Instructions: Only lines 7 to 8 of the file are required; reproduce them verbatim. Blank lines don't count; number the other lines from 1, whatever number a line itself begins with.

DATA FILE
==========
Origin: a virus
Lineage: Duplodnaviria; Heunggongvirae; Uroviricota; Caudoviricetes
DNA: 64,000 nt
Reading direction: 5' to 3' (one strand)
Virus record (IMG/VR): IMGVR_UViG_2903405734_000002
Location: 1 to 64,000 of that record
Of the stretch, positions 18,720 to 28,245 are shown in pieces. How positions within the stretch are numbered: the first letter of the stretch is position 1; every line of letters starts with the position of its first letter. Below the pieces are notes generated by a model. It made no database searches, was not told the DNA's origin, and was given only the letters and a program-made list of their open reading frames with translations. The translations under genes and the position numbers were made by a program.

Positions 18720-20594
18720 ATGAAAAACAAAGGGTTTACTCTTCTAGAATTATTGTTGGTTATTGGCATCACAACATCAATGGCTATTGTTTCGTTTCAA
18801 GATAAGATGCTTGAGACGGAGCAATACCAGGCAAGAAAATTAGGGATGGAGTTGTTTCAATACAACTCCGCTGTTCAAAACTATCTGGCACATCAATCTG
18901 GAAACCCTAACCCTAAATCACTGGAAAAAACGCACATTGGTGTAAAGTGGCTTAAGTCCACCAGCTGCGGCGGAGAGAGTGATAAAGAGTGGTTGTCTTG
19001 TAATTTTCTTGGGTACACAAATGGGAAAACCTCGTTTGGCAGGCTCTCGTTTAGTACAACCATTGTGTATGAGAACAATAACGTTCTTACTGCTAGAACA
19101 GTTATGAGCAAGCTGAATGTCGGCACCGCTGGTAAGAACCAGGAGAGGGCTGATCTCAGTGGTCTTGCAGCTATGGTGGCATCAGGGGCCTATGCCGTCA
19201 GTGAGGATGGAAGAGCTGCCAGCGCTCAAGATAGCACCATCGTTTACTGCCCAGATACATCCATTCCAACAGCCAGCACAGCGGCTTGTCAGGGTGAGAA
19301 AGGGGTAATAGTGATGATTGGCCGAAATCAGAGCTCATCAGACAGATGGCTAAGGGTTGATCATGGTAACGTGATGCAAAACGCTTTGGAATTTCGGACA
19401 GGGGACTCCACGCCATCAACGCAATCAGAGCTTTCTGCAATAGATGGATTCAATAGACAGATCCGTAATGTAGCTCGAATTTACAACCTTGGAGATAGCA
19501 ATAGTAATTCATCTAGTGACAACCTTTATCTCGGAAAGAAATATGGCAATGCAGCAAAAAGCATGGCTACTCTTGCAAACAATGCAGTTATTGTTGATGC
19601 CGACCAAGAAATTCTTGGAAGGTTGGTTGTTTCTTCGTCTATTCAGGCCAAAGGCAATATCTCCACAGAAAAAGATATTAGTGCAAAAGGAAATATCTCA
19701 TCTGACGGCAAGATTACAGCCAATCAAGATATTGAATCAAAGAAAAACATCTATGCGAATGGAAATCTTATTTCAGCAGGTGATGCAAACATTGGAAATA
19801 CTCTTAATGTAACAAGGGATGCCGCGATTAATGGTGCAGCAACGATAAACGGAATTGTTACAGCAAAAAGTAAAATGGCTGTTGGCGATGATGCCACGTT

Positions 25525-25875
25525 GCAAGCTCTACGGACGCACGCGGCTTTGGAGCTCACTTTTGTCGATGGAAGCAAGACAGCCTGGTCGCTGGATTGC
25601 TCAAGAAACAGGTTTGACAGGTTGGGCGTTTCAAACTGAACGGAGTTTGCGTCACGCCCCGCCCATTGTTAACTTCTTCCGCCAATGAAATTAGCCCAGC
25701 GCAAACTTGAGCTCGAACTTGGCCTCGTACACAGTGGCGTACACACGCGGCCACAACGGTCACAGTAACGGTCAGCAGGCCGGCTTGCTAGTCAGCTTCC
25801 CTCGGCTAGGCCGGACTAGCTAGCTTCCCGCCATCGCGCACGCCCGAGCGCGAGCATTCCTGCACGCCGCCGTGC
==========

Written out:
Of the stretch, positions 18,720 to 28,245 are shown in pieces. How positions within the stretch are numbered: the first letter of the stretch is position 1; every line of letters starts with the position of its first letter. Below the pieces are notes generated by a model. It made no database searches, was not told the DNA's origin, and was given only the letters and a program-made list of their open reading frames with translations. The translations under genes and the position numbers were made by a program.

Positions 18720-20594